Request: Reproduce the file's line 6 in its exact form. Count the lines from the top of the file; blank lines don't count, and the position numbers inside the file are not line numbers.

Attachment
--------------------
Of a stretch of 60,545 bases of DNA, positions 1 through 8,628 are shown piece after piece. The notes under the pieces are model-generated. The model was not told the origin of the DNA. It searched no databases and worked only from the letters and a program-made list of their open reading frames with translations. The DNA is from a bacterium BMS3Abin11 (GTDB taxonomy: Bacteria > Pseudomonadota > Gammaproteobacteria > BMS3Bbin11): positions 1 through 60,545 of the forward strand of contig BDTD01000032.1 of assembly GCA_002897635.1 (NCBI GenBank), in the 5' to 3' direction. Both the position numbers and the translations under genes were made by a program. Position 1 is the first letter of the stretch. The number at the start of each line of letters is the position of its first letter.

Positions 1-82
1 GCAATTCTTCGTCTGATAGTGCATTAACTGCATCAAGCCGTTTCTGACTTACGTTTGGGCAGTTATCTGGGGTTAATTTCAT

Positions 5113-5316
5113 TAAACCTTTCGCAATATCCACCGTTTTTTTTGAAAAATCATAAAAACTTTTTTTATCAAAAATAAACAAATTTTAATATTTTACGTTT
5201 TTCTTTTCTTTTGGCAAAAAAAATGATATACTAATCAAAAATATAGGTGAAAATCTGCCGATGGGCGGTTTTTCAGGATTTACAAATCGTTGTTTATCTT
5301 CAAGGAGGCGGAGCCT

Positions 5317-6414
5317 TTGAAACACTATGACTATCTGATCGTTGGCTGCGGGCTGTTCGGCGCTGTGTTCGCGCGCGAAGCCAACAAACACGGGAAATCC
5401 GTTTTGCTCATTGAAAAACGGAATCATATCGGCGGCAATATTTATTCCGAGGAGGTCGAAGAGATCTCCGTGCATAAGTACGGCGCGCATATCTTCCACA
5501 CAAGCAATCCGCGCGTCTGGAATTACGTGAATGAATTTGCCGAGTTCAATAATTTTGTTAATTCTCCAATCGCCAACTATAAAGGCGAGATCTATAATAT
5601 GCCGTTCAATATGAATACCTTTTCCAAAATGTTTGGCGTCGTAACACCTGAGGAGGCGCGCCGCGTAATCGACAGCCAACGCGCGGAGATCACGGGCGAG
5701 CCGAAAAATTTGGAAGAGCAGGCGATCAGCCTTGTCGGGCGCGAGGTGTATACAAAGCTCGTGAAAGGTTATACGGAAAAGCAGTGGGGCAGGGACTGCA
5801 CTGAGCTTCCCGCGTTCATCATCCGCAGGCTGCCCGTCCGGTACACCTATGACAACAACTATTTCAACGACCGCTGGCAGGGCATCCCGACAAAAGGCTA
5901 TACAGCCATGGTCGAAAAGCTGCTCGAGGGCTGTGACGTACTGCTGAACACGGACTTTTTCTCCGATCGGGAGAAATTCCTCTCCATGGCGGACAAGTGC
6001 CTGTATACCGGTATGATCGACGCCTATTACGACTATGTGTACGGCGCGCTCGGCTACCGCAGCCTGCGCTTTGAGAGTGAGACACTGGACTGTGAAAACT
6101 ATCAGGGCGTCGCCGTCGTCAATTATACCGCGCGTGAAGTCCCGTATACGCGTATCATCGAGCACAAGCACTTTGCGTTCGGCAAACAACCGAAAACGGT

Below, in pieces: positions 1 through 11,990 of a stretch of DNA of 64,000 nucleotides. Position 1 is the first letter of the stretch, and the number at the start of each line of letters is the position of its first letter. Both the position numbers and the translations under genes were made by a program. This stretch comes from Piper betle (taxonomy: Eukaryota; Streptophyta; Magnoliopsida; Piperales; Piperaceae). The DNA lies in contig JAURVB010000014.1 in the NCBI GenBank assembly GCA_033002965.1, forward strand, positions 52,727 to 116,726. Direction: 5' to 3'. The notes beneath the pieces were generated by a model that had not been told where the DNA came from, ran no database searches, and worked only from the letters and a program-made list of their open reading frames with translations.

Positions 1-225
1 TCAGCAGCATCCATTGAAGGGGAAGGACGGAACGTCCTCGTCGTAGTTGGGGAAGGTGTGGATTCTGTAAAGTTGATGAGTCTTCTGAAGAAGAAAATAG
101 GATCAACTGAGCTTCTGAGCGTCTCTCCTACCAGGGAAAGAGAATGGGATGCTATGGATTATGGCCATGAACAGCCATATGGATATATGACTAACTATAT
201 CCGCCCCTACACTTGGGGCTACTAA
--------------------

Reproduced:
5201 TTCTTTTCTTTTGGCAAAAAAAATGATATACTAATCAAAAATATAGGTGAAAATCTGCCGATGGGCGGTTTTTCAGGATTTACAAATCGTTGTTTATCTT